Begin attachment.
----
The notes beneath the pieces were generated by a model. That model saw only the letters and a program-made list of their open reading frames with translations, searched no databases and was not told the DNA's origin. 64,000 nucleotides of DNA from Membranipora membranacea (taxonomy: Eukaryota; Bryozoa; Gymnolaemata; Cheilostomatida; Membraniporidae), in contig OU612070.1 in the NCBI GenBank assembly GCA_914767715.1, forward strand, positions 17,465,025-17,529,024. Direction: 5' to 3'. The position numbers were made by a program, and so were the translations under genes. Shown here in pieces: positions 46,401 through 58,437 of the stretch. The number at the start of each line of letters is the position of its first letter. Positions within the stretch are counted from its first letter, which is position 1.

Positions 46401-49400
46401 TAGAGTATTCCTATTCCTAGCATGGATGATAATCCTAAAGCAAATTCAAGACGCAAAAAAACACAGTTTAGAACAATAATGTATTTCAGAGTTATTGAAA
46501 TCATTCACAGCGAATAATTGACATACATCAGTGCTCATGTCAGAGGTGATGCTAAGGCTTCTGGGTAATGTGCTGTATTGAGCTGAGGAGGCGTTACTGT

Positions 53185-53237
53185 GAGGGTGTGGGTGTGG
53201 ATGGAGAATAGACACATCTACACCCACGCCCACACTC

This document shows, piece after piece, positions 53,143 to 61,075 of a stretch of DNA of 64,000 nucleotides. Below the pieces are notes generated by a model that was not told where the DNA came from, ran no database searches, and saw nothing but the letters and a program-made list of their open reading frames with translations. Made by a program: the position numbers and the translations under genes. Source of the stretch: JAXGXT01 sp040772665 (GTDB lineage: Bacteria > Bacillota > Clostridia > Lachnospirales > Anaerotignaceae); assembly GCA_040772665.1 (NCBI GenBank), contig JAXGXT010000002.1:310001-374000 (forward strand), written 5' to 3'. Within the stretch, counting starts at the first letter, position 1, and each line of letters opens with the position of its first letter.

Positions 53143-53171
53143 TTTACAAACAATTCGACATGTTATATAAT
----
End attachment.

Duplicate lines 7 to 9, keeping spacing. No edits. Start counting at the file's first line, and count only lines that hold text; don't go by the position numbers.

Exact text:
53201 ATGGAGAATAGACACATCTACACCCACGCCCACACTC

This document shows, piece after piece, positions 53,143 to 61,075 of a stretch of DNA of 64,000 nucleotides. Below the pieces are notes generated by a model that was not told where the DNA came from, ran no database searches, and saw nothing but the letters and a program-made list of their open reading frames with translations. Made by a program: the position numbers and the translations under genes. Source of the stretch: JAXGXT01 sp040772665 (GTDB lineage: Bacteria > Bacillota > Clostridia > Lachnospirales > Anaerotignaceae); assembly GCA_040772665.1 (NCBI GenBank), contig JAXGXT010000002.1:310001-374000 (forward strand), written 5' to 3'. Within the stretch, counting starts at the first letter, position 1, and each line of letters opens with the position of its first letter.

Positions 53143-53171